Whenever I mention a company on The Simple Dollar – Apple, Dell, Nintendo, Williams-Sonoma, etc. etc. – I usually receive an email or two from a reader telling me how absolutely horrible the company in question is. They tell a long story about how their customer service from that company was nightmarish and that they tell everyone they know how awful the company is.
Here’s an example, from “Monica,” relaying a bad experience with Apple’s customer service:
In December, my iPod started acting really weird. Since it was still under warranty, I called Apple and got the runaround. I had to call their customer service line three times and ended up yelling at a supervisor. Finally they gave me an address to send it to and it took them a month or two to send it back.
Here’s the thing, though. If a large company deals with a million customer service issues in a given year, some small percentage of them will turn out badly. Simple human miscommunication, an overly demanding customer, unreasonable expectations from both sides, a customer service rep on a bad day – all of these can turn a routine customer service situation into a nightmarish one.
As a result, any sufficiently large company will have bad customer service stories floating around out there. Many of them are likely true and, if you believe that to be the norm of a customer service department, you’d likely be scared to ever use that company.
But it’s not the norm – far from it, actually. To put it simply, I ignore most horror stories about customer service when evaluating a company.
So how can you know if a company has decent customer service or not? I usually look at three things.
First, I look for stories of exceptional service. A company that goes the extra mile to stand out from the crowd enough that people will publicly talk about their service usually has very strong customer service. For some reason, as I write this, Land’s End comes to mind.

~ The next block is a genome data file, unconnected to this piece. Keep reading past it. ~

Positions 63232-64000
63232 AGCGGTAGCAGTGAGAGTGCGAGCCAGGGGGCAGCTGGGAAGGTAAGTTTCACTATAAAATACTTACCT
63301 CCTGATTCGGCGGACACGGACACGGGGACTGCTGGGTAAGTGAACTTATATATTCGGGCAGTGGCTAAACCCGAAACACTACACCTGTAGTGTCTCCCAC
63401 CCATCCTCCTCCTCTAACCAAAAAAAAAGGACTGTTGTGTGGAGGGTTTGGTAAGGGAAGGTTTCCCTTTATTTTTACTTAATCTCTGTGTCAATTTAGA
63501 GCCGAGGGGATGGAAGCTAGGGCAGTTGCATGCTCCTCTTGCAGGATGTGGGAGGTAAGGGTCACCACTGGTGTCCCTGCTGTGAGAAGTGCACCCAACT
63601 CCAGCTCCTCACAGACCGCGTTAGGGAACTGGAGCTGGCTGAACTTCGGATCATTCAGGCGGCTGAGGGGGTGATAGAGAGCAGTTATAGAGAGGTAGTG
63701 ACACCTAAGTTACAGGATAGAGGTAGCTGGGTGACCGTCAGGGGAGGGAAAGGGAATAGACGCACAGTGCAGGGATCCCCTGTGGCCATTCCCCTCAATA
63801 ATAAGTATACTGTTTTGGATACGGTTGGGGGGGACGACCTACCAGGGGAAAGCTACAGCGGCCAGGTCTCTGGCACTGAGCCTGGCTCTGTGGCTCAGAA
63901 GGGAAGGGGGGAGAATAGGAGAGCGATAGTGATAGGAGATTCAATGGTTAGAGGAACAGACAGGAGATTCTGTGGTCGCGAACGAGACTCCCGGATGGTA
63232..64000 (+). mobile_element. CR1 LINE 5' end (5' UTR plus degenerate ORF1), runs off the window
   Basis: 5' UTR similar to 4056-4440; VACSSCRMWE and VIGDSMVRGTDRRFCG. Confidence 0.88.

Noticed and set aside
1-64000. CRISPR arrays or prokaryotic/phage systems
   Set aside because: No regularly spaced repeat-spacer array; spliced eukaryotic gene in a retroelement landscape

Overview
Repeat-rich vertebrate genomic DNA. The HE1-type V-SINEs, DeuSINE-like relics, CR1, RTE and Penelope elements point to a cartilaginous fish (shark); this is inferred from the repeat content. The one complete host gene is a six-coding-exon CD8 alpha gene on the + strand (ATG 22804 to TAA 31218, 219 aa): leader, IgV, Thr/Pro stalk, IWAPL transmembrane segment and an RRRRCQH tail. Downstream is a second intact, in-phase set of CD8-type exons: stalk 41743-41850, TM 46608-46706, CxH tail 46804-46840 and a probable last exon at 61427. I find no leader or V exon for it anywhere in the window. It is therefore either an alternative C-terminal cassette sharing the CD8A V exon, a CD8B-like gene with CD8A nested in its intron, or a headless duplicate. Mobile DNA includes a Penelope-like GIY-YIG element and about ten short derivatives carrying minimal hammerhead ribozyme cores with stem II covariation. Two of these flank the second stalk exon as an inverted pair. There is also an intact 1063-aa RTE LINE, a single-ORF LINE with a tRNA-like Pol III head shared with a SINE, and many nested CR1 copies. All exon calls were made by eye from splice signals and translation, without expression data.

Second, I look at customer service awards. Such awards are typically done as a result of examining typical user experiences with customer service, often through extensive surveying that averages out the rare awful experiences.
Finally, I look at the company’s policies. If I can’t quickly figure out how to return a product, how to handle obvious customer service issues, or how to contact the company and get a live person quickly to address my questions, that’s a bad sign. The easier a company makes it to interact with them, the better, and one can usually tell this with a short trip to a company’s web site.
To me, there is significant value in good customer service. I will pay more for a product backed up with a solid customer service reputation than one that’s backed up with a poor customer service reputation.
One final note – local always trumps international. In other words, I’m willing to spend 20% more to buy a homebrew computer from a local store than one from Dell, for example. Why? The local store has stellar service – I can just go drop off a piece of equipment there any time I want and they’ll repair it quite inexpensively. They also dispense advice and information whenever I need it. The same goes for many products that can benefit greatly from good customer service, like a game store that offers free game nights or bookstores that facilitate book clubs and the like.
When we, as a customer, immediately boil a transaction down to the minimal dollar, we usually lose in the long run. The company that shaves a few dollars off the price at the expense of good service will end up leaving you high and dry when the product fails.